Horses, tea trees; now it’s time for blueberries
AFTER being a horse stud, tea tree plantation and vacant block for nine years, the Kentucky property on 7192 Pacific Highway will now grow blueberries.
The Rana family bought the 113ha property near Glenugie for $1.1 million in August.
The farm is a family affair with Amrik, his wife, two sons, and their wives, working on the farm.
"It has been so far so good," son Raj said.
"There is a fair bit of work involved like getting the soil right after the use of the land has been changed so many times."
Raj said it would take a year before the first blueberries would be put in punnets.
"We have just laid down weed mats and drip lines and we're focusing on our irrigation set-up," he said.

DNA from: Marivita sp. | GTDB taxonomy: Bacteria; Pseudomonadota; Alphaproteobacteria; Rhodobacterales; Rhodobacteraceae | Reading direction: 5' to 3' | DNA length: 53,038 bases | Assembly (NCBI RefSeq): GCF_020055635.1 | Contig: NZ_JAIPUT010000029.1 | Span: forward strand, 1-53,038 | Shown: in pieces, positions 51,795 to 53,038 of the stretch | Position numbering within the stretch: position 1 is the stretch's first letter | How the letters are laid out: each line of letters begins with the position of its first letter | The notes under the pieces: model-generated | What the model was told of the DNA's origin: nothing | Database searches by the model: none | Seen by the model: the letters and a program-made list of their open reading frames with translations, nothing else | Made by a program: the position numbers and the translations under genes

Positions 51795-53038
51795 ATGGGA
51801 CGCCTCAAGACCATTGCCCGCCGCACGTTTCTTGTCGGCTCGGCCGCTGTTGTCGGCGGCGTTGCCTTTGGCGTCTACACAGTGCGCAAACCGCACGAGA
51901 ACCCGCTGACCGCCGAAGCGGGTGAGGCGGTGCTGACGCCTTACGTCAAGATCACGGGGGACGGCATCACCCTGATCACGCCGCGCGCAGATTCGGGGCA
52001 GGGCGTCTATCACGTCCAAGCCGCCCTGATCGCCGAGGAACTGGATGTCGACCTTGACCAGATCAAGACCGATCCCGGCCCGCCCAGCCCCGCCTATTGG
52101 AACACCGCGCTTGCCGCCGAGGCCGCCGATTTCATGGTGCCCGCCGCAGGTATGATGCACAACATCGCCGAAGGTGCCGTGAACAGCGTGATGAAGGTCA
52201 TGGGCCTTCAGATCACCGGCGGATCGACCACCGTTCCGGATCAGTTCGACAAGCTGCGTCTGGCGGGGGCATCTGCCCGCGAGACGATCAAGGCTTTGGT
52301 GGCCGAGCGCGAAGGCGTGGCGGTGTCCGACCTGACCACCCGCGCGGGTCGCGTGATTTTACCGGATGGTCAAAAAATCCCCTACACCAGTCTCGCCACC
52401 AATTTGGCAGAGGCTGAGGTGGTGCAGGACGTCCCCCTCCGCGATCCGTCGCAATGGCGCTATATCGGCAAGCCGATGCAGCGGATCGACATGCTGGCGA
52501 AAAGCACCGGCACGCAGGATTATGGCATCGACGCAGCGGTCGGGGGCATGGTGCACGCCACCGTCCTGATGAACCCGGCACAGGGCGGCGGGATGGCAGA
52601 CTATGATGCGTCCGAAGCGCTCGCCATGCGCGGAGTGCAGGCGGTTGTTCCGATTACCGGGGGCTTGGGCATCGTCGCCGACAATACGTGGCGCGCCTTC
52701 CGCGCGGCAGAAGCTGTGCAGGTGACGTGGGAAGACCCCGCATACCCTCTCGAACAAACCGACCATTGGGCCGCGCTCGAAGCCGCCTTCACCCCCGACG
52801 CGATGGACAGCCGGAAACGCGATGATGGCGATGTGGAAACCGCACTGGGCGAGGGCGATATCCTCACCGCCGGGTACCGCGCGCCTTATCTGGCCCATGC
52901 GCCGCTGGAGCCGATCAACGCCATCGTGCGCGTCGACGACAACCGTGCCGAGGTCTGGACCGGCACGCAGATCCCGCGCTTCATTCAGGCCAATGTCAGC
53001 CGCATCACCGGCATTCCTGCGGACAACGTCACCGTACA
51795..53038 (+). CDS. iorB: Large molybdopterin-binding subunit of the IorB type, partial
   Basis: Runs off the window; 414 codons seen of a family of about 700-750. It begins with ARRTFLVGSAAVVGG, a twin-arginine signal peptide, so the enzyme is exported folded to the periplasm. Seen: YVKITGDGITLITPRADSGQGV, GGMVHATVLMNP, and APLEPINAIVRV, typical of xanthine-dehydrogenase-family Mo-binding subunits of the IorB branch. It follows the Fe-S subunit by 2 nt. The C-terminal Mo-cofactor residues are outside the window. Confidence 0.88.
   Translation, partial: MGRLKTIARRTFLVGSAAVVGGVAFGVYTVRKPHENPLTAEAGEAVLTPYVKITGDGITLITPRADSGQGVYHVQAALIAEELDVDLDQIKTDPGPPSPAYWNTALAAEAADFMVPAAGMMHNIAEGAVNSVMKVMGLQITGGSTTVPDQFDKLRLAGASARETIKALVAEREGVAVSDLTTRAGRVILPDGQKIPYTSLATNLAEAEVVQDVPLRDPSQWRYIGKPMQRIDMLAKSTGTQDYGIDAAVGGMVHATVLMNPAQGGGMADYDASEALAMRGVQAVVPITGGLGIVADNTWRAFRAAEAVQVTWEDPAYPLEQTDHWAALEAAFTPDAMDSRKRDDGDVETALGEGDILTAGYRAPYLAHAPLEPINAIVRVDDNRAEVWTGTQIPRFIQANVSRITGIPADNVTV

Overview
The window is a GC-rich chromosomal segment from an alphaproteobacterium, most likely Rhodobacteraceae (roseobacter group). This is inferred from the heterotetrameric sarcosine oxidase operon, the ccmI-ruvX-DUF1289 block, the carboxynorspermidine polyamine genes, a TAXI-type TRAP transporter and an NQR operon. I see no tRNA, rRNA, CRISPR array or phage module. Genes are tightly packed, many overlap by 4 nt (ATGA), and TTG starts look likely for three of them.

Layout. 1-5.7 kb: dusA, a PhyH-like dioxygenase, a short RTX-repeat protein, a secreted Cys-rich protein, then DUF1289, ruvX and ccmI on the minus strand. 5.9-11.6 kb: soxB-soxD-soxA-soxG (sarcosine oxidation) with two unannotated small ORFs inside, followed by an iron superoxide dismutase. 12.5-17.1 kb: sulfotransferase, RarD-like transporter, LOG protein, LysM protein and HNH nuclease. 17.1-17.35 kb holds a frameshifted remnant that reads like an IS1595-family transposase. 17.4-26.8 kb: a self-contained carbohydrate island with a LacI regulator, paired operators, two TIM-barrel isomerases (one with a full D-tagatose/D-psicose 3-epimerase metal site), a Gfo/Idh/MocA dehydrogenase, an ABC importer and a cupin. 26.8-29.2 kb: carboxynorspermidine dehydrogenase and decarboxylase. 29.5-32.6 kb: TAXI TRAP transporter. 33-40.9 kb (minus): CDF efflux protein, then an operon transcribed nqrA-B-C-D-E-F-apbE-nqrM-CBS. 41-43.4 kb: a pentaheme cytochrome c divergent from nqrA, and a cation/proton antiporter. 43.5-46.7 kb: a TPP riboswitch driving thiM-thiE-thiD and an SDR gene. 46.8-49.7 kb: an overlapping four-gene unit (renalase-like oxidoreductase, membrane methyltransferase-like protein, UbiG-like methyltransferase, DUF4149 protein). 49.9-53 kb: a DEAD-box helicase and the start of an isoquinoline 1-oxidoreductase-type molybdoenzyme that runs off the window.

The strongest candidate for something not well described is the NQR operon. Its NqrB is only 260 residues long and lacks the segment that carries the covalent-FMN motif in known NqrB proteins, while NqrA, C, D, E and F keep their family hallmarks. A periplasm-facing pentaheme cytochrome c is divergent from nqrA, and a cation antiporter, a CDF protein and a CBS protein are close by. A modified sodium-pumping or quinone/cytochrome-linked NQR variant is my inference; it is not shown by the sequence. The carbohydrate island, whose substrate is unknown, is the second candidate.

"The property also came with an irrigation licence."
The water licence is for 135 megalitres.
The property has two three-bedroom homes and a single-bedroom worker's cottage.
There are two machinery sheds, cattle yards and a loading ramp.
There is 5888sq m hydroponic greenhouse with tanks and watering systems.
The Rana family is part of the Oz Group Co-op for blueberry farmers.
"We've got 43 growers in Oz Group, I'm number 43," said Raj.
The Rana family has two blueberry farms in Bonville and has been farming blueberries for seven years.
Farming is a tradition with father Amrik being a rice, wheat and sugar farmer in India before he moved to Australia in 1980.
"We've been into farming since day dot and blueberries are a fast-growing industry and a good crop to grow," he said.
"We kept the fact that blueberries need a lot of water in mind when we bought the property.
"They only need water on hot days."